Sport Cars

Check out the fantastic McLaren P1 XP2R, the Experimental Prototype 2

A lot has been written about the Nürburgring Nordschleife since it first took part. The fabled 20.83-kilometer route winds through Germany’s Eifel Forest and has regularly captivated both amateurs and professionals alike, who have tried to tame it and push for that extra tenth of a second. Mine, Fuchsrohre, Schwedenkreuz and Flugplatz are just a few of the more than 150 curves that drivers have to face as they set off from the starting portal. An exclusive club awaits a select few.

The McLaren P1 is the first of the so-called “holy trinity” and carries several impressive accolades. “Mr McLaren” Ron Dennis underlined the sheer power and capability of the limited-edition hypercar at its launch in 2013, proclaiming that joining the sub-7 minute club was a prerequisite for confirming the car’s performance; Designed to be “the fastest car on the road and track.” Brave words, especially given the very strong competition from Maranello and Stuttgart at the time. But just ten months later, McLaren confirmed that its attempt to join had been successful. The car that reached this milestone was one of the company’s prototypes, P1-‘XP2R’, and the success was simply part of the performance benchmarking. No further details were confirmed other than confirming that the task – along with all other performance targets in the development program – had been completed. And then the internet forums erupted.

Now, a decade after McLaren Automotive announced the groundbreaking prototype, XP2R, has emerged under the guise of a private collection entrusted to the Sub7 Collection team. Named after the automotive industry’s most prestigious club, Sub7 Collection manages and sources some of the world’s most exclusive cars on behalf of its customers. From targeted management of private vehicle collections to sourcing and step-by-step assistance in selling or purchasing high-quality premium super and hypercars, Sub7 Collection will work with customers looking to acquire individual vehicles to building and maintaining bespoke collections. The Sub7 Collection is led by Jamie Weir, who, alongside his extensive experience in the prestige and exclusive automotive market, played a key role in customer management of the McLaren P1 program during his time with the brand.

The perfect flagship for the launch of the Sub7 collection, the McLaren P1 was one of the founding fathers of the exclusive Sub 7 Minute members club. Widely considered the pinnacle of McLaren Automotive’s modern projects, the model was limited to just 375 production models, supported by a small number of test and validation prototypes. After this production was completed, selected customers were offered the opportunity to purchase a very small number of special vehicles that had played an important role in the development process.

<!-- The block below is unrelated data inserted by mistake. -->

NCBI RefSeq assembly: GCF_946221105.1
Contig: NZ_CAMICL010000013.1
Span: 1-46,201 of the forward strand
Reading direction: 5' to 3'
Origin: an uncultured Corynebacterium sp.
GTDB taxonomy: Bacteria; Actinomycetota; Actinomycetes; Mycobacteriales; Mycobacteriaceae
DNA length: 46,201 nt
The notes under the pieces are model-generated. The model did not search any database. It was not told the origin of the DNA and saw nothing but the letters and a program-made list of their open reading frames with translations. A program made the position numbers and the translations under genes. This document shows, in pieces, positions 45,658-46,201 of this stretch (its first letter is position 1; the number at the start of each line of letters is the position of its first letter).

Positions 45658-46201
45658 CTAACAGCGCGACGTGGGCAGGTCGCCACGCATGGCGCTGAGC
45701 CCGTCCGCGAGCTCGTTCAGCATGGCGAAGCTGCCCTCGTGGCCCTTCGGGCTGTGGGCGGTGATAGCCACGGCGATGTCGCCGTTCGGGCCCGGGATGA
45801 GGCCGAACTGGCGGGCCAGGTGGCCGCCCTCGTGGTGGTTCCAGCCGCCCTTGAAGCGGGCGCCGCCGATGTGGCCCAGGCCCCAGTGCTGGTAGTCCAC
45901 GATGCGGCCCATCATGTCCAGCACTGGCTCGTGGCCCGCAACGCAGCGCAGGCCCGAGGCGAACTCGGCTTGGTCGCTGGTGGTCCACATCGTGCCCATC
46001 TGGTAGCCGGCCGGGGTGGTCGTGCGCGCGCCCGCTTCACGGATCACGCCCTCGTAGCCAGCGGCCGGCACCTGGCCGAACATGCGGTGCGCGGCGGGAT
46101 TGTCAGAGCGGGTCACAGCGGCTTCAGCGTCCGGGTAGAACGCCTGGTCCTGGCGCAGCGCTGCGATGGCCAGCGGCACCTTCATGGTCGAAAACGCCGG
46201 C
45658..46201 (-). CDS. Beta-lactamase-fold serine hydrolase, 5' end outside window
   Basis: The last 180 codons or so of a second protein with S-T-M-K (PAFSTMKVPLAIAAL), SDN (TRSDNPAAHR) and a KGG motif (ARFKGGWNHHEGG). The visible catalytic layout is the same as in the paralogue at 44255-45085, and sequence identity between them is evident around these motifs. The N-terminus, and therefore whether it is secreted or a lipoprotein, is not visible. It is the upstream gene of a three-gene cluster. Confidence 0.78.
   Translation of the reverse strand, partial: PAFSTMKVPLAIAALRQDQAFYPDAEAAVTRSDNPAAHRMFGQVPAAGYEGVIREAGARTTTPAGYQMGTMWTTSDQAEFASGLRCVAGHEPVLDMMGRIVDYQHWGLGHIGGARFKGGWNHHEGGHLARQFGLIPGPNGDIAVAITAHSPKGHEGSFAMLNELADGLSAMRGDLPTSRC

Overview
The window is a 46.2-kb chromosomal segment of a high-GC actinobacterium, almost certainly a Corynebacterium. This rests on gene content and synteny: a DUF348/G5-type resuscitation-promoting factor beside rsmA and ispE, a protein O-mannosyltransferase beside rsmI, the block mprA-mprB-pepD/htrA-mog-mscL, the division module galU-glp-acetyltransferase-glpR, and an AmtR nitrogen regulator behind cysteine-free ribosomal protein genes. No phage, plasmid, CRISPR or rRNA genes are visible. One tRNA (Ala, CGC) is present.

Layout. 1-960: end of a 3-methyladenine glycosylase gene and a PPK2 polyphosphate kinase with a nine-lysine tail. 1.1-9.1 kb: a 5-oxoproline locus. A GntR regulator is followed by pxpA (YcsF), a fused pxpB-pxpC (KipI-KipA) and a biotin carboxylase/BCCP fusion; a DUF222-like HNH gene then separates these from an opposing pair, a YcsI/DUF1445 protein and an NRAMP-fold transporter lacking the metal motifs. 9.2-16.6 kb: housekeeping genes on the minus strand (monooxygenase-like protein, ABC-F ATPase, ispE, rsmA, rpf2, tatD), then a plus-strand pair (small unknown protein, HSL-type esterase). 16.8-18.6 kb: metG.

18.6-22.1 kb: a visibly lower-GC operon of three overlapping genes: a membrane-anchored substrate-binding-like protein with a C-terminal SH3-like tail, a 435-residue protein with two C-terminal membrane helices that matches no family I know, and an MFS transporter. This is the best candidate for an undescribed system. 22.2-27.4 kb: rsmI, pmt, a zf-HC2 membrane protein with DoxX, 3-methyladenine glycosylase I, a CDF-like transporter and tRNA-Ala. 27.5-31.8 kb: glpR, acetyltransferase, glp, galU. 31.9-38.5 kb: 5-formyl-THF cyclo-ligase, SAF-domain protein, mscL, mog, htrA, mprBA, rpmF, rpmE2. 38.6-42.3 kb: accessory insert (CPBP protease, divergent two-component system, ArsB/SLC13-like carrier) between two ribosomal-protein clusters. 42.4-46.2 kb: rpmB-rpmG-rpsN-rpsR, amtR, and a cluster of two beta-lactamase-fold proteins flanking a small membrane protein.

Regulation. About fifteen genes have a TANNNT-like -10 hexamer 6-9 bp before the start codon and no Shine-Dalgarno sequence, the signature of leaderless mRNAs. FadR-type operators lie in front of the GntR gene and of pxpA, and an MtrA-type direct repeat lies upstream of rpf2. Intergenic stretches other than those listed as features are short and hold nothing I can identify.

XP2R, or as it was originally called eXperimental Prototype 2, was one of the first development mules in the groundbreaking project. Before the public unveiling, initially carried out in racetrack camouflage, XP2R conducted extensive testing including vMax trials, tire testing with Pirelli, braking system acceptance with Akebono, active aerodynamics, race mode and damper tuning. In June 2013, the vehicle received its fully painted bodywork as the program became more widely known and appeared again at the Nürburgring while it went through the final stages of the development program and aimed for the lap time trial.

As real racing cars have become more and more attractive in recent years, especially if they offer real racing pedigree, XP2R presents itself as one of the most unique and discussed stories of a particular road car in recent years. At the end of its “working life” it was fully returned to service by McLaren Automotive. It is exactly as it completed its demanding development program – featuring a stunning Supernova Silver metallic body and stealth wheels – and still bears its “Prototype Vehicle” moniker. XP2R now comes with an extensive set of replacement parts, including a second set of carbon fiber bodywork. These spare parts and bodywork were used to create a complete silhouette vehicle that sits alongside the car in the owner’s private collection. This second model is nearly identical to the original prototype, but features the different colored calipers that were worn out during the development program.

So what does it take to achieve Sub-7 status? The unique challenge of the Nordschleife is that the car has to drive at an average speed of more than 180 km/h. On average. Not an easy task, especially considering that some of the tighter and twistier corners drop speeds into double digits, severely impacting the average. To complete the task, the driver’s utmost commitment and trust in the car is required throughout the entire lap.

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